It is very, very difficult to feel anything but contempt for people who seek to impose their Iron Age taboos on neighbors in the name of human rights — a concept utterly foreign to the Hebrew Bible.

§ Nones. Martyrs make unfortunately Founders.

The dawn of the Shiite faith can be traced back to the death of Hussein, the Prophet Muhammad’s grandson; his killing at the hands of a far larger force in 680 has long infused the faith with a sense of being the underdog. Hence, both sides in Iran portray themselves as ready to be martyrs to their cause — Ayatollah Khamenei suggested it in his sermon, and Mr. Moussavi was quoted as saying that he was also ready to give his life.

The argument on both sides has stayed narrowly within the bounds of Islam, with the opposition even deftly using green, the color of Islam and the family of the prophet, as a subtle symbol that its protests are rooted in the faith. Both sides say they are the true heirs of the revered revolutionary patriarch, Ayatollah Ruhollah Khomeini, in trying to carry out Islamic principles.

§ Vespers. Ordinarily, the disconnect between American christianism and Biblical fluency would be more appropriately considered at Compline. But I thought that I would remind everyone that the Bible is a book. You read  books. You do not wave them in front of people like talismans: that is precisely what distinguished Judaism from all contemporary religions by the Fifth Century BCE.

David Gibson quote a Congressman who claims to regard the Bible as “the manufacturer’s handbook.” What typically American impudence! The Bible — the first five books of the Hebrew Bible, in any case — is a law book, not a handbook. Very, very few (if any) American Christians would consider for instant governing their lives with the prescriptions of the Torah, but all too many are happy to tell you that, “according to Scripture,” marriage is a union between a man and a woman. There is nothing in the Bible, however, that prescibes picking and choosing the laws that you want to live by.

So rather than relying on free-market capitalism, perhaps biblical literacy needs a stimulus package. And maybe liberals ought to get on board. In fact here’s a modest counterproposal: Don’t just proclaim a “Year of the Bible,” but a “Decade of the Bible.” After all, it would take at least that long to get Americans up to a biblical literacy level that could get them out of my Sunday School. It could only help Democrats as well. If Howard Dean decides to run for office again, for example, maybe he wouldn’t name Job as his favorite New Testament book, as he did during the 2004 presidential primaries.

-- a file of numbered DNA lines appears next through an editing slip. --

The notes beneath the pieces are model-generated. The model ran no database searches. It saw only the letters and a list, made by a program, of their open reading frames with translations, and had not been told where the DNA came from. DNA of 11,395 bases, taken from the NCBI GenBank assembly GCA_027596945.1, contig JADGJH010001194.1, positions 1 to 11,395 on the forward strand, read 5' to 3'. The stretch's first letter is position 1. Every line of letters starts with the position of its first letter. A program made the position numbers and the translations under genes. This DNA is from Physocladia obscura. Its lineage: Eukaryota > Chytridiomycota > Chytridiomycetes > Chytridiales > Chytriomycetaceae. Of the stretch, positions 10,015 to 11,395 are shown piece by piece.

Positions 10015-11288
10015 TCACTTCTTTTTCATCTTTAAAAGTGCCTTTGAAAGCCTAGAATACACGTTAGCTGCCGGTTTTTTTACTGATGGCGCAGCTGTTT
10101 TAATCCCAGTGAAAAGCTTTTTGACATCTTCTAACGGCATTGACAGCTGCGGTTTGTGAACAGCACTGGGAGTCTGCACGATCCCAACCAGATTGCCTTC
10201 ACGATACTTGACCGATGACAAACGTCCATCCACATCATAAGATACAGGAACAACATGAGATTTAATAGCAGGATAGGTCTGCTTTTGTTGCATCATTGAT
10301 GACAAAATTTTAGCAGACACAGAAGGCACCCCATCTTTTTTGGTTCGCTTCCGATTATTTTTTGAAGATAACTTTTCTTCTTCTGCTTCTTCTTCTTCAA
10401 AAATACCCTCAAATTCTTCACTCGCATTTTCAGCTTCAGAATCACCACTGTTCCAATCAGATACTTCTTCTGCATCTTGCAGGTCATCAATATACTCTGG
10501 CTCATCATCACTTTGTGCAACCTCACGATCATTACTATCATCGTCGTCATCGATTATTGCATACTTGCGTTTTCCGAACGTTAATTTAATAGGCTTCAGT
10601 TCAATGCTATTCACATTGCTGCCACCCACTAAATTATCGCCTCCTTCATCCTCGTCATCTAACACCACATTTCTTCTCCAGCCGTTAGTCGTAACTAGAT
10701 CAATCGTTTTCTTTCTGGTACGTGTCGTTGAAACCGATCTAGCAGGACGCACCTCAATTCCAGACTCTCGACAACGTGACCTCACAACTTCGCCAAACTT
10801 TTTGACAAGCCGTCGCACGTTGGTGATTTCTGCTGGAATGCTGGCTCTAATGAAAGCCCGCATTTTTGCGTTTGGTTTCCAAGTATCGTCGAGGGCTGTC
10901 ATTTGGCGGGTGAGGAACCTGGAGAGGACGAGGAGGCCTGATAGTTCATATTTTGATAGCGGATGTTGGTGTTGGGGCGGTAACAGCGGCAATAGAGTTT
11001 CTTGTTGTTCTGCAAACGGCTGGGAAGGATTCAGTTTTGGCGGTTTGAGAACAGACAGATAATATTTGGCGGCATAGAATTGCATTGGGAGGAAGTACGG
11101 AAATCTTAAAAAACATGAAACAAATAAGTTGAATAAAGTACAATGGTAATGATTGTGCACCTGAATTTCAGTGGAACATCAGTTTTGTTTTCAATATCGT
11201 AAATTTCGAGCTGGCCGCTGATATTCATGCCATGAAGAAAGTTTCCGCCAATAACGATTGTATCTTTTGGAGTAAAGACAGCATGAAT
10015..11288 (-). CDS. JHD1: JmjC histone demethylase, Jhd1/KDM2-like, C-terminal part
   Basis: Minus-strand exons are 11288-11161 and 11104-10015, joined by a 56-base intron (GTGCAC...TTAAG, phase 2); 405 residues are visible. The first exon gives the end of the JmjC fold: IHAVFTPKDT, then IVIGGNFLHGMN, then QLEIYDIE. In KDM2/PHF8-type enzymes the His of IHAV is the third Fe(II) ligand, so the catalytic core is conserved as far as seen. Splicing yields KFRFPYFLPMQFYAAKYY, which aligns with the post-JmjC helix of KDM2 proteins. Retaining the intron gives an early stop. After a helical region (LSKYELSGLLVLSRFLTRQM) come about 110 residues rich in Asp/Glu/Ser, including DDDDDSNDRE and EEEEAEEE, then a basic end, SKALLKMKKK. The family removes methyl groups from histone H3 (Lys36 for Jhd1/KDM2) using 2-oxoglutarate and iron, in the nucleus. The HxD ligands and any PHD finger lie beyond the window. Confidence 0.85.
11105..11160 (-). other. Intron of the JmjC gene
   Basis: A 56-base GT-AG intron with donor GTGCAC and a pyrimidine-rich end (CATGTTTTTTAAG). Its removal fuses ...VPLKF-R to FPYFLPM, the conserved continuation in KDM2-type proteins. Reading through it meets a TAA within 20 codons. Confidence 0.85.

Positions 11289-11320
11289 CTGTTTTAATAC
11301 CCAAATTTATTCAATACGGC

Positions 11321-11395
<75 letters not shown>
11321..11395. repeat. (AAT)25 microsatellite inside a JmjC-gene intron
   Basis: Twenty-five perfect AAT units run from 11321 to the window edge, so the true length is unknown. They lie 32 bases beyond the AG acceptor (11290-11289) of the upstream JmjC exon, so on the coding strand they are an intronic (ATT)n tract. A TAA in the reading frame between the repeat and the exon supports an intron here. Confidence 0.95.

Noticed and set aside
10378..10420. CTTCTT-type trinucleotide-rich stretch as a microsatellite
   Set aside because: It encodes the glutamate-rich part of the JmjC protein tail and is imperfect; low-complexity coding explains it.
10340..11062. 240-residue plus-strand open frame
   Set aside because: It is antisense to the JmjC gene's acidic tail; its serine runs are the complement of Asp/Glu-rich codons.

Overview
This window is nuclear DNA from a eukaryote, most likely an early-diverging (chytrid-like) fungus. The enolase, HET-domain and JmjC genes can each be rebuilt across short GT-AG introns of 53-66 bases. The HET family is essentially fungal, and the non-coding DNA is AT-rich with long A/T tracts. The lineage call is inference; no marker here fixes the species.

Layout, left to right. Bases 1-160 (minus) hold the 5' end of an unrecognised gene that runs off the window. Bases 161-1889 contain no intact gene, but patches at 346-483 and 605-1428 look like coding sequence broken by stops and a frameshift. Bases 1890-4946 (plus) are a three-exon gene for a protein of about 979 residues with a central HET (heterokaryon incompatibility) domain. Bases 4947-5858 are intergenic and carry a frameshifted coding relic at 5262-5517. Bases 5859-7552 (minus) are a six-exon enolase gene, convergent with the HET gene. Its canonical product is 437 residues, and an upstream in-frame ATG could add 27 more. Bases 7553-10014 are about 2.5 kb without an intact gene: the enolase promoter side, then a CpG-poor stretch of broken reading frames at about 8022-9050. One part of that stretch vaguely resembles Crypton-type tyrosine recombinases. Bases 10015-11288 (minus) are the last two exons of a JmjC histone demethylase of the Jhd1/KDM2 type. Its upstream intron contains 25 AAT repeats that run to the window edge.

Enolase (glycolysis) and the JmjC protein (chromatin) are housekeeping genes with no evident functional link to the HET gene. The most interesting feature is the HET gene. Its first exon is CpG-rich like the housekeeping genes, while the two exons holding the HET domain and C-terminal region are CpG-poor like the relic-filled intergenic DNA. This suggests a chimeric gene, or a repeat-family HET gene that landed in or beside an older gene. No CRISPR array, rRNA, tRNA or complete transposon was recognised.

On the hot-button social issues, from homosexuality to abortion, Scripture is invoked without any real understanding of the context or true meaning. Nor is there a recognition of the timber in our own eye even as we criticize the mote in our neighbor’s.
Moreover, how do we expect to understand-or critique-Barack Obama, the most religiously literate chief executive in many a year? Obama can barely get through a policy speech without citing at least one Beatitude.
The bottom line is that if Americans really knew the Bible, and, God forbid, put its teachings into practice, both conservatives and liberals might be unsettled. Which is reason enough to start a federal Bible education program. Call it “No Believer Left Behind.”

Whether or not the United States is a nation founded “under God,” it behooves all American to know the Good Book. You want to play Leviticus, let’s play Leviticus!

§ Compline. The Chelsea Barracks imbroglio seems definitely impolitic. Charles the would-be III looks a lot like his decapitated (collateral) ancestor, Charles II, for having written to the Qatari site owners to denigrate the designs of Sir Richard Rogers.

And the Qataris didn’t just ditch Mr. Rogers. They abandoned the whole plan and announced they were going back to the drawing board with the help of The Prince’s Foundation for the Built Environment — which, despite its grand name, is effectively a fee-earning urbanism and architectural practice devoted to promulgating Charles’s views in real-life projects. It could be argued that Charles has usurped one architectural firm in order to hand a fat commission to another — his own. Whether Mr. Terry will be involved is unclear.

All of this means that the prince is sailing closer to the wind than he has done in years. The British system of constitutional monarchy, following the Restoration of 1660 after the republican interlude, is that the king or queen is head of state but effectively powerless. He or she rules by the consent of the people and Parliament. Heirs to the throne — indeed, all members of the royal family — are bound by the same rule. And this is what has brought Mr. Rogers out fighting.

It’s difficult not to worry a bit that, one of these days, a simple Act of Parliament is going to bar Charles from the succession. Not that it would be the worst thing in the world — but it would probably spell the end of the monarchy, at least after the present ruler’s demise.

Constitutional politics aside, however, the Prince of Wales seems to have the rising generation of architects on his side.